Creative destruction: How to start an economic renaissance
To be published on 29 March 2017 by Policy Press
The mature economies have been stuck in a long, contained depression since the 1970s. The pressing question that arises today is not why investment and productivity have been so weak, important though that is. Rather it is whether we are hitting the limits of effectively muddling through this dismal reality. The financial crash of 2008 was the first significant indicator that sustaining reasonable living standards could no longer rely on an ever-expanding financialised debt economy. The subsequent recession was one of the sharpest since the 1930s but thankfully the system’s collapse was avoided. Can we expect to be as fortunate when today’s bubbles burst?
This book explores the interaction between the forces of productive decay and the sources of resilience that has characterised Western economic history for almost half a century. In particular it highlights the consequences of state interventions that have sought economic stabilisation, but have unintentionally entrenched economic stagnation. Governments have brought about a corporate dependency that is as debilitating for the economy as the welfare dependency they have created for individuals.
The result of this pro-stability orientation of state intervention is the development of a zombie economy: an economy dead in productive dynamism that is being propped up to ensure the semblance of life. This interferes with the process of creative destruction with the result that new sources of growth are stifled and aggregate productivity suppressed. In preventing a thorough business cycle shakeout these policies of governments, central banks and regulators are not achieving their goal of strengthening the economy. They have been making it more depressed.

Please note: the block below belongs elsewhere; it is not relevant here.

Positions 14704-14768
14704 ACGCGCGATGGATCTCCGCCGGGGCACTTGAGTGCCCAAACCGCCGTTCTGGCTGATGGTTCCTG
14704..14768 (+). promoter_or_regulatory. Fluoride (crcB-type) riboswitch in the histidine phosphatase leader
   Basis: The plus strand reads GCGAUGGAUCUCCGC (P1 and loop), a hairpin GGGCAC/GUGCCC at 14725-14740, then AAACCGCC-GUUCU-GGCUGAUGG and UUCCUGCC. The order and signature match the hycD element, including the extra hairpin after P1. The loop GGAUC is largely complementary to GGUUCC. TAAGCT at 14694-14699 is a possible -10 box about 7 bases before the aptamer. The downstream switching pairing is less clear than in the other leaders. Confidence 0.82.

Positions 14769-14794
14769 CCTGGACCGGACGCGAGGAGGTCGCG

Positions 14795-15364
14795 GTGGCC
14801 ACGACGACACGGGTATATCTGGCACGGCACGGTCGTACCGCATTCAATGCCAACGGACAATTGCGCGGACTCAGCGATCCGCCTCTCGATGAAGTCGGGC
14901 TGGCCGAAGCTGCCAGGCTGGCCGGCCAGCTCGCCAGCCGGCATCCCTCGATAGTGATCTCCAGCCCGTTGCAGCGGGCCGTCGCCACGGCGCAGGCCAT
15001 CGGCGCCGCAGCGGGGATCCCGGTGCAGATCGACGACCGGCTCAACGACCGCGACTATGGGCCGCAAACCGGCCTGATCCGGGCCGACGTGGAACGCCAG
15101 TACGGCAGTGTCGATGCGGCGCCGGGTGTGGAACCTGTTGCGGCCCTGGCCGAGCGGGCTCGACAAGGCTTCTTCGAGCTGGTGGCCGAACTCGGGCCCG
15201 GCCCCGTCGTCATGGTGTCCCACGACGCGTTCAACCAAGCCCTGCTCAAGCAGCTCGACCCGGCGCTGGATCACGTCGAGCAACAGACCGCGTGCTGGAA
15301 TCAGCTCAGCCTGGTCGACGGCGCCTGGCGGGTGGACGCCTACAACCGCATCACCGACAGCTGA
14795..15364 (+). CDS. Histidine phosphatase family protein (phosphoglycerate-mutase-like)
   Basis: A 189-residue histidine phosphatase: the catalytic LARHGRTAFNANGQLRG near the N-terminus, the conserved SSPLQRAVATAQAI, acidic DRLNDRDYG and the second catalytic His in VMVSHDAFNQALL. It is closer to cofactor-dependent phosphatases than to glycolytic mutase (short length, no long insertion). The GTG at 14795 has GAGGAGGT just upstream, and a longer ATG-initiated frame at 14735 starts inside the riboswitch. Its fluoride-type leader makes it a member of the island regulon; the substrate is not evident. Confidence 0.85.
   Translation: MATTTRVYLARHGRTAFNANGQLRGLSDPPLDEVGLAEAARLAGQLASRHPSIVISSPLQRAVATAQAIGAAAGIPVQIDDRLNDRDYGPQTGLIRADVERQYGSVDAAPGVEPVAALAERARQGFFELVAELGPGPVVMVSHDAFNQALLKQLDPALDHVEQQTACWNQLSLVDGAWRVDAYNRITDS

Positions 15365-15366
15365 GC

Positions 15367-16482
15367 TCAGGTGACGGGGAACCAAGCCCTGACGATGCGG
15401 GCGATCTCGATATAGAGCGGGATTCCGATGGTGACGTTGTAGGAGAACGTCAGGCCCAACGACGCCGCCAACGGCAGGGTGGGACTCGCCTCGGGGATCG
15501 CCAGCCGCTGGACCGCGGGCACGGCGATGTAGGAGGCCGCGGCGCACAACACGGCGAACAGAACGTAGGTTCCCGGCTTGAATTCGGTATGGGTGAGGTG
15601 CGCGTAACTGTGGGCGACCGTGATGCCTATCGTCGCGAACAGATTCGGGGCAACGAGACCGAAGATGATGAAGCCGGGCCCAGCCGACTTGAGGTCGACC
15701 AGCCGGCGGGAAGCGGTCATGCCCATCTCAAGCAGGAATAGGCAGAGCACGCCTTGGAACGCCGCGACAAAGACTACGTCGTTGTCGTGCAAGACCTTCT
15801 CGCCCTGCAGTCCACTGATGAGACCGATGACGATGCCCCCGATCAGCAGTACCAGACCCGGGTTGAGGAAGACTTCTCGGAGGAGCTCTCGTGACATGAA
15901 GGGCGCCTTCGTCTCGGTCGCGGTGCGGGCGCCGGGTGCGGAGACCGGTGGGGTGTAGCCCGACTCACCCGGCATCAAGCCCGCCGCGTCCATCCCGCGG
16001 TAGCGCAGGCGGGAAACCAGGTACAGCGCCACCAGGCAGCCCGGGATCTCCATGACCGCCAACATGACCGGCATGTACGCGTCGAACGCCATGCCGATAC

Escaping from this Long Depression will not be easy or pain-free, but the perpetuation of the status quo and the slow drift into further crises is much worse. Sustaining a zombie economy trades the prospect of decent, better paying jobs in the future for keeping people in worse paying, more unreliable jobs now. It puts one form of pain – including growing economic insecurity, punctuated by severe recessions – over the other that comes from losing those jobs through economic restructuring, but with the opportunity of obtaining new and better ones.
The book charts a way out of depression based on kindling the forces of creative destruction and establishing a fourth industrial revolution. This means letting the low-productivity parts of the economy go and creating new sectors and industries deploying and developing the latest technologies. Society can help people through the transition between jobs, both financially and also with quality training.
This is not a transformation that can be left to the private sector to initiate, or to implement alone. Established businesses have too much at stake in the here and now to lead such disruptive change. Instead the state will be required to overturn its recent practices and act towards society’s economic renaissance. In particular state institutions need to stop blocking economic change through the policies and actions that sustain the way things are now.
The current estranged political elites are unlikely to bring about such a departure. To come about, this will need a popular democratic renewal around the enlightened embrace of liberty and the benefits of economic and social progress. This can reset an expanding and broad dynamic of investment, innovation and productivity growth, bringing an end to the increasingly perilous journey of muddling through the depression.